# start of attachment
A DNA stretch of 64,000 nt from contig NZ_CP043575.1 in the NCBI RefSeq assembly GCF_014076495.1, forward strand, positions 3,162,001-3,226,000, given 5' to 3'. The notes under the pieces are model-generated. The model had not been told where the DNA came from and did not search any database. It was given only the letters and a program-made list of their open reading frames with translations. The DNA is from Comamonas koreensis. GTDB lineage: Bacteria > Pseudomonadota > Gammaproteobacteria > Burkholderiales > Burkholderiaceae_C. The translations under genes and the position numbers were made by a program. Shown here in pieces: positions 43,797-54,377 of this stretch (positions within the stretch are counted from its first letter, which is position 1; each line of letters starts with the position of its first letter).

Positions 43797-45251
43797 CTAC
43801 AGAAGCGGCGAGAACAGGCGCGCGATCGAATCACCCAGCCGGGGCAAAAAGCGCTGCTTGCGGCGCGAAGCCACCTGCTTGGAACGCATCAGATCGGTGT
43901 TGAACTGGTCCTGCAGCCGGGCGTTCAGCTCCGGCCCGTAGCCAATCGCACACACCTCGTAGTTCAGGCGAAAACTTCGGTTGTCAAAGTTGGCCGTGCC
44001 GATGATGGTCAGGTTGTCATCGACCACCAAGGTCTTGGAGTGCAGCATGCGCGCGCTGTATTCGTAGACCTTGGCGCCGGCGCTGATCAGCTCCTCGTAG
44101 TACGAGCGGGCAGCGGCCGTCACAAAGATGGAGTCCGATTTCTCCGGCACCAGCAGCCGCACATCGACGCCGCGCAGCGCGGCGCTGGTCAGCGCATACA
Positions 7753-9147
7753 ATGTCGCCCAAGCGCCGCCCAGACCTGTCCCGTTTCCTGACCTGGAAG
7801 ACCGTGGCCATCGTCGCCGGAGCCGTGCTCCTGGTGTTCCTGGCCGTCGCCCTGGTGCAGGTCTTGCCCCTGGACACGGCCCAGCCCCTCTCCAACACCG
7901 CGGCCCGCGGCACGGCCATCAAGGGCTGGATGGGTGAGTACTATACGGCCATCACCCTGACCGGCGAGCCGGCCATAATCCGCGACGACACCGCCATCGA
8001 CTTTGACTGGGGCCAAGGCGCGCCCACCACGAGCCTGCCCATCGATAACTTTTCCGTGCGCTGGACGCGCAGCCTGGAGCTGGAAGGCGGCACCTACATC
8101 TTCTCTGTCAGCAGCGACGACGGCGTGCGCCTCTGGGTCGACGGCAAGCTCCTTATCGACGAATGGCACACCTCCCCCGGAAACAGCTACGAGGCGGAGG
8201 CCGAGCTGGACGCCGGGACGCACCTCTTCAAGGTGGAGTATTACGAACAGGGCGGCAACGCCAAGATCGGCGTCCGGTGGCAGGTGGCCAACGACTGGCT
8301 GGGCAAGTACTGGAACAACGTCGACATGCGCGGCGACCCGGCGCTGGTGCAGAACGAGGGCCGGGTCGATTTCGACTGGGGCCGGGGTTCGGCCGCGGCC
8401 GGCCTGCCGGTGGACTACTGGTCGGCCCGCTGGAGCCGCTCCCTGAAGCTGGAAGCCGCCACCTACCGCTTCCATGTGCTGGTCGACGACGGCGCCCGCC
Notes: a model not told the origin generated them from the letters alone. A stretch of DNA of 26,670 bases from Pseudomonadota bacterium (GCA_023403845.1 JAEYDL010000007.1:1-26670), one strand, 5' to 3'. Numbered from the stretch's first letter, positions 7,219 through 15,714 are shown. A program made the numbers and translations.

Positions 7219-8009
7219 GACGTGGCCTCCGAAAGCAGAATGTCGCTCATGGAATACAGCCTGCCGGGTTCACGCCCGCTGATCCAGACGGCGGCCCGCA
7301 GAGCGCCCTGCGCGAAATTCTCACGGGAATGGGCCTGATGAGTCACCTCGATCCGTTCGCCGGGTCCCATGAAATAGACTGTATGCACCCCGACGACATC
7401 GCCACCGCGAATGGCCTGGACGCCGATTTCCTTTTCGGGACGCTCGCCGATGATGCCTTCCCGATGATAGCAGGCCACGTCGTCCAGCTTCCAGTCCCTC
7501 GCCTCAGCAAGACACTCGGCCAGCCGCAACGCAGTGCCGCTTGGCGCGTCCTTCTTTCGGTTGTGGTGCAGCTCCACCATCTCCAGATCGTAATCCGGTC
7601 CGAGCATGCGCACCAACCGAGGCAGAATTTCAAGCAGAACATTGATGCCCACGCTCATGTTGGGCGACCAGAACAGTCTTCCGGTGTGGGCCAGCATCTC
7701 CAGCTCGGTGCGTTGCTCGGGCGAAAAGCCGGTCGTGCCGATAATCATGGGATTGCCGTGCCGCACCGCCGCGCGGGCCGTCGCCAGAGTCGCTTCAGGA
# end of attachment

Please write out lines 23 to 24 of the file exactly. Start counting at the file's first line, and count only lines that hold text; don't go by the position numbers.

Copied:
7601 CGAGCATGCGCACCAACCGAGGCAGAATTTCAAGCAGAACATTGATGCCCACGCTCATGTTGGGCGACCAGAACAGTCTTCCGGTGTGGGCCAGCATCTC
7701 CAGCTCGGTGCGTTGCTCGGGCGAAAAGCCGGTCGTGCCGATAATCATGGGATTGCCGTGCCGCACCGCCGCGCGGGCCGTCGCCAGAGTCGCTTCAGGA